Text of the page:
First meeting ad hoc committee Integrity: Code of Conduct suddenly a priority for parliamentarians

POSTED: 03/16/15 1:08 PM

St. Maarten – Thirteen years after former Lt. governor Franklyn Richards proposed it for the first time to the Island Council, the ad hoc committee Integrity of parliament met yesterday and named establishing a Code of Conduct for parliament a priority.

“I believe it is a priority for parliament to have a Code of Conduct,” committee-chairman Cornelius de Weever said.

The committee’s meeting was off to what felt like a reluctant start – the objective of this first meeting being to set the perimeters for the committee’s activities and responsibilities. Requests for committee-members to take the floor were followed by awkward moments of silence, before one of them finally jumped in.

Dr. Lloyd Richardson was the first one to address some issues. He wondered whether the committee should regulate the behavior of parliamentarians and if so – which disciplinary measures ought to be established. ”Will there be verbal decisions without recourse, or should there be consequences for infractions?’ he said.

Richardson furthermore wondered to whom infractions would be reported. “Or will this remain an internal matter?”

Richardson remarked that training for those who want to come into office – in other words, candidates during an election – ought to get training first and undergo a screening. “We would be remiss if we don’t tackle screening before someone comes into office. Otherwise we run the risk of having to go through undesirable procedures.”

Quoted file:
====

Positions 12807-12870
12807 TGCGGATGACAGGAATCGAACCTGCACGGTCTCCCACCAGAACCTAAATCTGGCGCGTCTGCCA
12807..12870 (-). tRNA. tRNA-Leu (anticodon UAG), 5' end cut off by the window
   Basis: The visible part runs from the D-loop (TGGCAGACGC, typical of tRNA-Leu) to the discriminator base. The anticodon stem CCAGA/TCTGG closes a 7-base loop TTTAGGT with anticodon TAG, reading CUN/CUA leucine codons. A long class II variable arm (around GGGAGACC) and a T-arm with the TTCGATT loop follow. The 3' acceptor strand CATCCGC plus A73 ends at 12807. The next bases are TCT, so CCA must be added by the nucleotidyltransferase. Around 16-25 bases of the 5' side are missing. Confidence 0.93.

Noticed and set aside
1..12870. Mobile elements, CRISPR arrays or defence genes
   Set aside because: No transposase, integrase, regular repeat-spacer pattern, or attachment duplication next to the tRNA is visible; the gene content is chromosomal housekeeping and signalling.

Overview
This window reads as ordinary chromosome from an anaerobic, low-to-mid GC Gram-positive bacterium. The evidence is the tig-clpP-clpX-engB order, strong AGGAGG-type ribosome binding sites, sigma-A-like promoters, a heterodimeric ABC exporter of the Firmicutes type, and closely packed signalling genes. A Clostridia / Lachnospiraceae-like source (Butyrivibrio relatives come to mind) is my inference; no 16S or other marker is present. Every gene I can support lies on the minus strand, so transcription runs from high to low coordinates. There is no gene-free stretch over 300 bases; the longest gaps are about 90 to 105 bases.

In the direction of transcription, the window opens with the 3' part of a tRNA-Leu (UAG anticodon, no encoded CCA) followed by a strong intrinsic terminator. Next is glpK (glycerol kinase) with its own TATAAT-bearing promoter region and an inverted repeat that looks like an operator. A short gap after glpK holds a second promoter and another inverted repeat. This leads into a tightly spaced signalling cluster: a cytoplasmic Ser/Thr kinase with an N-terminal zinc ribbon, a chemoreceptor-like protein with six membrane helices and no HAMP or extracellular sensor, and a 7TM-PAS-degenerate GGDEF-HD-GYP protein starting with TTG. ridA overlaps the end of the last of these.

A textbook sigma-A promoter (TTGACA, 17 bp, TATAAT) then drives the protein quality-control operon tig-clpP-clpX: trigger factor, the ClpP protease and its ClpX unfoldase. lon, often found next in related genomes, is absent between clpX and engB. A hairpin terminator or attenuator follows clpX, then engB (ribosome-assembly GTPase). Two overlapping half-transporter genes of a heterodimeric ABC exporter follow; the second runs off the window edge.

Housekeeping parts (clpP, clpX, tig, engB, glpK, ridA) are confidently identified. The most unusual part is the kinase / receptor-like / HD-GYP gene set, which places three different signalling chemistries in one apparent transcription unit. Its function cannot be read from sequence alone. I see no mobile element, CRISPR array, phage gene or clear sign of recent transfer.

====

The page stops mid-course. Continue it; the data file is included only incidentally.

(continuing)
Once the meeting got underway, it became clear that recommendations from the three integrity reports (Wit, PricewaterhouseCoopers and General Audit Chamber) function as guidelines.

Among these recommendations are integrity assessments of parliament. “That would get us to the meat of the matter,” MP Sarah Wescot-Williams said. “Where are we today as far as integrity in parliament is concerned? That is what an assessment would tell us. It would also indicate what we should be working on.” Wescot-Williams considers such an assessment as a baseline study.

However the General Audit Chamber published last year already its Baseline Study Institutional Integrity Management. “That could function as our baseline,” Chairman De Weever said, adding nevertheless that the committee would recommend executing an integrity assessment to parliament. Nobody objected.

De Weever presented the committee members with a copy of the code of conduct for the parliament of the United Kingdom. The committee did not really want to discuss this document on such short notice. “We read it and then what?” National Alliance MP William Marlin said. “Discuss it?”

MPs Leona Marlin-Romeo and Silveria Jacobs suggested that all members come up with proposals for ways to tackle the integrity issue.

Wescot-Williams considered the example “an important document” but said she would need more time to study it. She agreed however with Chairman De Weever that a code of conduct is “a priority for the committee.”

Towards the end of the meeting, that lasted less than an hour, UP-MP Maurice Lake suggested to hold the next meeting behind closed doors, but that idea was nixed by Wescot-Williams: “I see no need for a closed-door meeting. The people have the right to hear us.”

The committee will meet again in two weeks, around March 24.

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